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Mesenchymal Progenitors Are The Next Clinical-Grade Bone Creators

Mesenchymal Progenitors Are The Next Clinical-Grade Bone CreatorsThe New York Stem Cell Foundation Research Institute researchers have reported their study on clinical-grade cells in the Stem Cell Research and Therapy journal. This valuable progress can help treat bone diseases or other injuries within a limited time span. In the present study, two different growth media were used to support the growth of the mesenchymal progenitor (MP) cells arising from the stem cells in a clinical environment following Good Manufacturing Practice (GMP) practices.

The cellular therapies are the major focus of the university as there are millions of them in need of it. For standing up to the therapeutic market demands the produced cells have to be of high quality and clinically safe for further use. The major similarity is that these cells are exactly alike the mesenchymal stem cells (MSCs). The MSCs are the vital cells as they can form cartilage cells, fat cells, muscle cells, and bone cells or even alter the functions of various other cells. Generally, they are the target for cell therapies in which hale and hearty cells are launched into the body to care for diseases or rebuild tissues and organs.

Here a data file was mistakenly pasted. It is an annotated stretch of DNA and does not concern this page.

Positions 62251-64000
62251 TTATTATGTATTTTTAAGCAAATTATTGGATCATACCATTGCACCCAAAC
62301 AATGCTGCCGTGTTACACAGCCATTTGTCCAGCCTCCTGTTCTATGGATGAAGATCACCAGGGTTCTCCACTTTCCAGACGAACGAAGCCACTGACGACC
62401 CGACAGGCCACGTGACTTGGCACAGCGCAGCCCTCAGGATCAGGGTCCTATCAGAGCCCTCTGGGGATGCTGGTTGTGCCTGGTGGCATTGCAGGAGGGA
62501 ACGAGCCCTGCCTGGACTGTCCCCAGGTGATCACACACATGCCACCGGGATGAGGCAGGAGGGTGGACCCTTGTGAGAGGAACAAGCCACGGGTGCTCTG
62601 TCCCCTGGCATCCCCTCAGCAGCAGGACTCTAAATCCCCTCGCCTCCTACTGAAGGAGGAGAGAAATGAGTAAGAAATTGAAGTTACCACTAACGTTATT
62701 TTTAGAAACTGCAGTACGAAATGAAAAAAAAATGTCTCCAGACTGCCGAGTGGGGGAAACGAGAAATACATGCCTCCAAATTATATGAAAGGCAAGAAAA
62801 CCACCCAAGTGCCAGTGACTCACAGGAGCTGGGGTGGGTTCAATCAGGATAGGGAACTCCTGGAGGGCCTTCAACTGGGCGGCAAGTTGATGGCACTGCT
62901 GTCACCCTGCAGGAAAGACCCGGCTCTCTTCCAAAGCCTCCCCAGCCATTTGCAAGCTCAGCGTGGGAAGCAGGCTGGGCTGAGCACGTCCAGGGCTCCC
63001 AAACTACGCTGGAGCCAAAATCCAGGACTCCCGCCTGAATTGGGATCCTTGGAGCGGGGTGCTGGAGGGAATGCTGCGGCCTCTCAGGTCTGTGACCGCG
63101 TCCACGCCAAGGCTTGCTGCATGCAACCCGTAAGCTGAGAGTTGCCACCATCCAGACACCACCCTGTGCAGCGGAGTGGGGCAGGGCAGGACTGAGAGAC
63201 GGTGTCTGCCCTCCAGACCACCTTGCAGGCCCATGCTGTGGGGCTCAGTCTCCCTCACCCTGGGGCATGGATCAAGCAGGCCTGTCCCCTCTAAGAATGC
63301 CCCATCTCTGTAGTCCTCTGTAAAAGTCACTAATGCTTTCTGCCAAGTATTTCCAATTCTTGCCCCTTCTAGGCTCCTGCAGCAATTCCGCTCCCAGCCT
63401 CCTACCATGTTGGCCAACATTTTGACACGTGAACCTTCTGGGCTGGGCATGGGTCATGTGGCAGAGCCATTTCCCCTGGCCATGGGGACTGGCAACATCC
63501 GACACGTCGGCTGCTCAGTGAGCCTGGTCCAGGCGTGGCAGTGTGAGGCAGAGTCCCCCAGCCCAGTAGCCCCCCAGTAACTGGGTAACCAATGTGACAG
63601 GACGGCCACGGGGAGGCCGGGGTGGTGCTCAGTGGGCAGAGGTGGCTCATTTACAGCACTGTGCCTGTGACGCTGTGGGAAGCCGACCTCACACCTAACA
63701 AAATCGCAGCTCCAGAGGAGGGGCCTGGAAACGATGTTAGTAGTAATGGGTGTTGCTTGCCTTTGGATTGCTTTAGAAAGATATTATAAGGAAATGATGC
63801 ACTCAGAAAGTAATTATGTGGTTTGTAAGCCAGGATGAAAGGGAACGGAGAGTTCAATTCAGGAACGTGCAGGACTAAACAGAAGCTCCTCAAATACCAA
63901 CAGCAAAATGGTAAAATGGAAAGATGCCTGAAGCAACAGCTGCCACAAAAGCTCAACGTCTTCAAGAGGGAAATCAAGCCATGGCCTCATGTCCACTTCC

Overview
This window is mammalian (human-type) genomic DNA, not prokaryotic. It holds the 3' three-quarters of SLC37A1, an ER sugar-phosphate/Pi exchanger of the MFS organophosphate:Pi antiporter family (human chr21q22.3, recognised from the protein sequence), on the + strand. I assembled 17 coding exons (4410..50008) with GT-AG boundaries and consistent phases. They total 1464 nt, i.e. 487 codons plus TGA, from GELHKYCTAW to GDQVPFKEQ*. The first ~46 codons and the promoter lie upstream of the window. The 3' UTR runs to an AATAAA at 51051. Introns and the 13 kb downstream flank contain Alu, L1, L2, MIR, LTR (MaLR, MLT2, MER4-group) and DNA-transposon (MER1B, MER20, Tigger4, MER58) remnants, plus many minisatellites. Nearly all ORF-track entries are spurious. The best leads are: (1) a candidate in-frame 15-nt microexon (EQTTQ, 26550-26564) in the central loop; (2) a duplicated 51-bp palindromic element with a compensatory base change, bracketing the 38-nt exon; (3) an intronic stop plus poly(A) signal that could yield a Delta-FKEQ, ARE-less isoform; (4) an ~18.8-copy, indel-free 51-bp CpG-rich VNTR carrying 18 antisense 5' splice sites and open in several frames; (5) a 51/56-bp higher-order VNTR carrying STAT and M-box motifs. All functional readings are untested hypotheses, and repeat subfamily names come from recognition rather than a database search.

According to Ralph Lauren, the MP cells are basically the copies of iPSCs, however not in a growth medium devoid of animal-derived compounds. One of the most fascinating features is that the MP cells cultivated in GMP-compliant media had the same functional and biological properties as the ones grown in research-grade media consisting of the animal products. All these studies can help the researchers plan for further analysis of these cells outside the lab or even in the clinics. The researchers have even added fetal bovine serum to the medium for MP cells growth enhancement. The MP cells grown in the animal-derived compounds absent growth medium were referred to as xeno-free and these cells were given mercantile high-performance GMP media such as AllegroTM Unison Medium and human platelet lysates for accelerating their development. The cells from both the media showed different properties, thus proving positive for further application in cellular therapies. Researchers from the Salk Institute along with colleagues from Stanford University and Baylor College of Medicine have persuaded certain cells to grow into nerve cells using a unique method such that molecules match the signature neurons in the brain and help treat some neurological diseases.

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